The business group has written to the Government to highlight steps that should be taken to protect small businesses, spur economic recovery, and secure green investment as part of its business rates review.
It describes the tax as an “indefensible” disincentive to invest in net zero and employee wellbeing measures.
The FSB is the latest organisation to highlight the issues with the current business rates system.
Leading trade groups – the British Beer & Pub Association (BBPA), UKHospitality (UKH) and the British Institute of Innkeeping (BII) – have all called for business rates reform. The calls came as they are set to respond to the HM Treasury’s consultation on business rate revaluations and proposals to evaluate them every three years.
Rating experts at Colliers, the property consultancy, recently said the Government’s latest proposals on business rates will create more difficulties for pubs appealing their business rates than benefits
Regressive and outdated
In a letter to ministers, FSB national chair Mike Cherry describes the tax as “regressive and outdated”, and encourages policymakers to stop penalising investments aimed at improving sustainability and working conditions for employees, such as solar panels, insulation, ventilation, recycling facilities and bike sheds.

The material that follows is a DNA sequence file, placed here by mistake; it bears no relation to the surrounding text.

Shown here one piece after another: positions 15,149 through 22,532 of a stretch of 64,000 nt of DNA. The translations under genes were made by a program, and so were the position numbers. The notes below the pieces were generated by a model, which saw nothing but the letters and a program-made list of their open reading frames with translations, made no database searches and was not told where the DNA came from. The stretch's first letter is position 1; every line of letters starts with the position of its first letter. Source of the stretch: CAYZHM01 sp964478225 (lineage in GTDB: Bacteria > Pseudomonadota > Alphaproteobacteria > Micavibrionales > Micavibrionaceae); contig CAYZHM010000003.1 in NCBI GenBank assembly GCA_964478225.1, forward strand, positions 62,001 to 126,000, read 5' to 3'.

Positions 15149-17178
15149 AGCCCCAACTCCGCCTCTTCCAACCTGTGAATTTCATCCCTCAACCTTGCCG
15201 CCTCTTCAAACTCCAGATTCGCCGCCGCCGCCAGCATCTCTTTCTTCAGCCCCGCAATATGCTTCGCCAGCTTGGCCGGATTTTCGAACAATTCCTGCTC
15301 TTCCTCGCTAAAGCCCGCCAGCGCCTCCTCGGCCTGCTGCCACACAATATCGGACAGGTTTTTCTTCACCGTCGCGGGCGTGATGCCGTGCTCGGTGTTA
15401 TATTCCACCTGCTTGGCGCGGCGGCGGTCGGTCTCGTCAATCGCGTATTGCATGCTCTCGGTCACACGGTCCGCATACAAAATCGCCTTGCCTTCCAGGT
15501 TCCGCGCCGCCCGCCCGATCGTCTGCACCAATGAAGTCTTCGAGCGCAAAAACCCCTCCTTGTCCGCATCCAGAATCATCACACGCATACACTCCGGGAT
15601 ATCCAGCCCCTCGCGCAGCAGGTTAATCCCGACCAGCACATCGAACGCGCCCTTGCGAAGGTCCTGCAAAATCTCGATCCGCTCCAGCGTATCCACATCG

He has also called for aid aimed at high street recovery by accelerating reforms that have seen some of the smallest businesses removed from the rates system by increasing the threshold for 100% small business rates relief to £25,000.
Cherry also called for the removal of a ‘quirk’ in the system that causes a firm operating across two premises to be charged rates even if its total valuation should see it qualify for relief.
Ensure that efforts, welcomed by the small business community, to conduct more frequent revaluations for business rates purposes are “light-touch and transparent,” and do not prevent valid appeals.
“The Government is absolutely right to overhaul a business rates system which often lets online retailers operating from remote warehouses off the hook whilst punishing small businesses that serve as community hubs, “ he said.
“This is a levy that hurts small firms trying to do the right thing: if you put solar panels on the roof to aid your transition to net zero, or install ventilation to support the wellbeing of your staff, the Valuation Office Agency will advise your local authority that you should be paying more in business rates.”